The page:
What the left sees as “undermining ObamaCare,” normal people will see as liberating them to make their own decisions

Trump takes another bite out of ObamaCare, letting small businesses band together to buy health insurance

By —— Bio and Archives--June 19, 2018

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Trump takes another bite out of ObamaCare, letting small businesses band together to buy health insurance
Depending where you get your news headlines, you might have seen some stories today decrying that the Trump White House has launched another “attack” on ObamaCare, and is looking to further “undermine” the law.

Well. To the extent the law makes the reasonable purchase of health care unaffordable to many Americans, President Trump absolutely should undermine it in every way he can. Hopefully he can undermine the obstacles ObamaCare places between people and policies they actually want and can afford. And he took a big step in that direction today with a new regulatory rule that expands the freedom of smaller businesses to band together into associations and buy health insurance as a group.


This matters because without the new rule, smaller businesses would be stuck with the limitations of their size and the lack of leverage that provides in purchasing group insurance. If you only have eight employees, you don’t bring much purchasing power into your negotiations with an insurer. But if you’re part of a larger group that seeks to ensure 8,000, now the economies of scale work more in your favor.

Under the new rule, a group of small businesses could band together through, say, their local chamber of commerce, and purchase insurance under the same terms as one gigantic employer. That’s going to put the employees under this association into a bigger risk pool and allow those negotiating on their behalf to hold out for better deals. And these employees won’t be stuck buying insurance on the ObamaCare exchanges.

The left hates it, of course, for two reasons: One is that the association health plans will be exempt from the “essential benefit” requirements that apply to the exchanges, which means they might buy a policy that doesn’t cover certain things the 2009-10 Democrats deemed absolutely mandatory, but that the individual buying the policy doesn’t really believe is necessary to have insured. If you buy on the exchanges, too bad. You must pay for those benefits whether you want them or not. But if your employer buys insurance as part of an association, you have the freedom to go without them.

The left thinks you should be forced to buy these benefits because you don’t know what you need. We think what you need is up to you.

The second reason the left hates this is really the same as the first, but looked at in a different way: If healthy people have the option of sidestepping the exchanges, then the risk pool buying on the exchanges gets older, poorer and sicker, and that makes the exchanges less stable. That’s true, but the solution is not to force people onto the exchanges who want nothing to do with them. It’s to reconceive how you provide health coverage for those too poor to get it in the normal way. The ObamaCare model of forcing everyone into the same system has been a disaster.

Ramesh Ponnuru explains further:

The Labor Department official concedes that some effect of this type is likely to happen. But he notes that many exchange participants are shielded from premium increases by subsidies, and that AHP participants are likely to save a lot on premiums. Avalere’s projection of the effects, which is pessimistic with respect to coverage levels and exchange premiums, also notes that “[p]remiums in the new AHPs are projected to be approximately $2,900 a year lower compared to the small group market and $9,700 a year less compared to the individual market.”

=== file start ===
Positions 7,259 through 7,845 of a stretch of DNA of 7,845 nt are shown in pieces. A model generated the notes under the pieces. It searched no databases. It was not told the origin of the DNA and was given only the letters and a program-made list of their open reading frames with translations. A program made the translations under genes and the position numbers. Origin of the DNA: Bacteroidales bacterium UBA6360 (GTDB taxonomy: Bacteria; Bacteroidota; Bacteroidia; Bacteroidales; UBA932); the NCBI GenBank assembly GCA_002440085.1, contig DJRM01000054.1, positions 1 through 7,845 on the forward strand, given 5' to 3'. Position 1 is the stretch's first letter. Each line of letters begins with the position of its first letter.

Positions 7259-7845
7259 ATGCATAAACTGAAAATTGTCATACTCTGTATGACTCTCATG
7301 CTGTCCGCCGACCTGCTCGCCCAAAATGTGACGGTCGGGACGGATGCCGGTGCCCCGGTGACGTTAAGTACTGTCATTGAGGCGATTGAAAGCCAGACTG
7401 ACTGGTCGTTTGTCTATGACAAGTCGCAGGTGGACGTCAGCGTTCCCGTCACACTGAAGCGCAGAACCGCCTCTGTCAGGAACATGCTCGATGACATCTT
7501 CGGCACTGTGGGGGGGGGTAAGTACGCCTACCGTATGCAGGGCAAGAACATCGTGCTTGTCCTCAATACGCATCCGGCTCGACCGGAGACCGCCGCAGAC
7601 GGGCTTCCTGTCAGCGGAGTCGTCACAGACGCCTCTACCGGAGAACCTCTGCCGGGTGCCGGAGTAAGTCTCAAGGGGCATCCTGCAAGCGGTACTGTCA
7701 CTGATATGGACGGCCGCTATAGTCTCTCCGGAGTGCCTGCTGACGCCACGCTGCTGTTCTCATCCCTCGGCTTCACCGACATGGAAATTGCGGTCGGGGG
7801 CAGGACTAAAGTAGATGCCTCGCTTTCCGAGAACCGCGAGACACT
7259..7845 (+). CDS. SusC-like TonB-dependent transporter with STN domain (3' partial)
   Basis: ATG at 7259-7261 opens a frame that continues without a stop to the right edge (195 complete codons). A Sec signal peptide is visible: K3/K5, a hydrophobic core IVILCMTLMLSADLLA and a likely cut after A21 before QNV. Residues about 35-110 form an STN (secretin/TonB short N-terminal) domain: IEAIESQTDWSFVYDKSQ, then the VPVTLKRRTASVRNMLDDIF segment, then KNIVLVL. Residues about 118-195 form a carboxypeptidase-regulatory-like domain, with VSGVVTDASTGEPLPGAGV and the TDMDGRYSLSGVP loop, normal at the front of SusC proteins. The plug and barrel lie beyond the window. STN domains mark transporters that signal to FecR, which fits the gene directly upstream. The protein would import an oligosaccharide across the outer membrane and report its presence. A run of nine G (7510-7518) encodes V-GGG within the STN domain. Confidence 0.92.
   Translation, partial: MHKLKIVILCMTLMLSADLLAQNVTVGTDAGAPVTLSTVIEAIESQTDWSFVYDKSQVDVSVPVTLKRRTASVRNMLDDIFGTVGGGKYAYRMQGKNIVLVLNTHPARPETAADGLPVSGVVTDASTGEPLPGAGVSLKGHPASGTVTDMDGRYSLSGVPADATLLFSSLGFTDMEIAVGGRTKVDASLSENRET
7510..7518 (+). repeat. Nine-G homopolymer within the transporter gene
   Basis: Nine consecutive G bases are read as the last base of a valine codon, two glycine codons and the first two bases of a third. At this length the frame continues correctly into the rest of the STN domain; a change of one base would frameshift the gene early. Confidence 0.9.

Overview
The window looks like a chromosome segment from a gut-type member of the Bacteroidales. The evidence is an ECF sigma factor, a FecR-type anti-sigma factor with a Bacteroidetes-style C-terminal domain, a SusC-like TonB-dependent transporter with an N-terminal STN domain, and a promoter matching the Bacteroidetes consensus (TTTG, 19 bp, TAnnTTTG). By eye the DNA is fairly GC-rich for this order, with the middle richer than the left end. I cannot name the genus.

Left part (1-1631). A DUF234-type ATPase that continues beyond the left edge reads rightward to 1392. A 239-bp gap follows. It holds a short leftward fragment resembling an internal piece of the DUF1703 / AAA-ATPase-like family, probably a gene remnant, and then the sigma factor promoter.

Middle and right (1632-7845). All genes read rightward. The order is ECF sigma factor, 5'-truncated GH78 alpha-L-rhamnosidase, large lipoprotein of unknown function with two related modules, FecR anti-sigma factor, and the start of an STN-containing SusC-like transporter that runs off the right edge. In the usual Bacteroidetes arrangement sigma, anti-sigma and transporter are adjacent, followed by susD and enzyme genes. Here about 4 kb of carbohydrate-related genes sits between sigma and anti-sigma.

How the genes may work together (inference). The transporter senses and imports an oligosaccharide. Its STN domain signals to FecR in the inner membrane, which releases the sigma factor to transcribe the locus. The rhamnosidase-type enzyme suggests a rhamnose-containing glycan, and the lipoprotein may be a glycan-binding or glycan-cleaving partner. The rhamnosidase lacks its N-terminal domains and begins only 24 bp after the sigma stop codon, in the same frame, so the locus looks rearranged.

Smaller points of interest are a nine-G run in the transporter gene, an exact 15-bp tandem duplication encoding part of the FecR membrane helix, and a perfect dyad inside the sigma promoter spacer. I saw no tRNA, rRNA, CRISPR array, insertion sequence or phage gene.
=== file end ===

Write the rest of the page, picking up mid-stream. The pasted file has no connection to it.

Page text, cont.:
Like other health-policy changes during the Trump administration — notably the end of the “individual mandate” fining people for going without health insurance — this one will free some people to leave the exchanges and thus make the exchanges have more of the character of a highly subsidized high-risk pool. Republicans have long advocated high-risk pools as a solution for the hardest-to-insure population. In any case, keeping an arbitrarily-defined group of people — those who work for small businesses that don’t offer health insurance — from having more attractive options in order to provide a hidden subsidy for the exchanges does not seem like a policy Republicans should have any qualms about abandoning.

The difference between the left and the Trump White House on this is that the left thinks it’s a bad thing when people are free to leave the exchanges. They wanted “everybody in, nobody out” to be the way things would work, because they thought that would make the risk pool of the exchanges manageable. But they designed the exchanges in such a way that no one wants to be on them if they don’t have to.

The Trump White House, by contrast, thinks it’s a win if people have more freedom to choose the options that works best for them. That’s what the expansion of association health plans will do. What the left sees as “undermining ObamaCare,” normal people will see as liberating them to make their own decisions.


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Dan Calabrese -- Bio and Archives | Comments

Dan Calabrese’s column is distributed by HermanCain.com, which can be found at HermanCain

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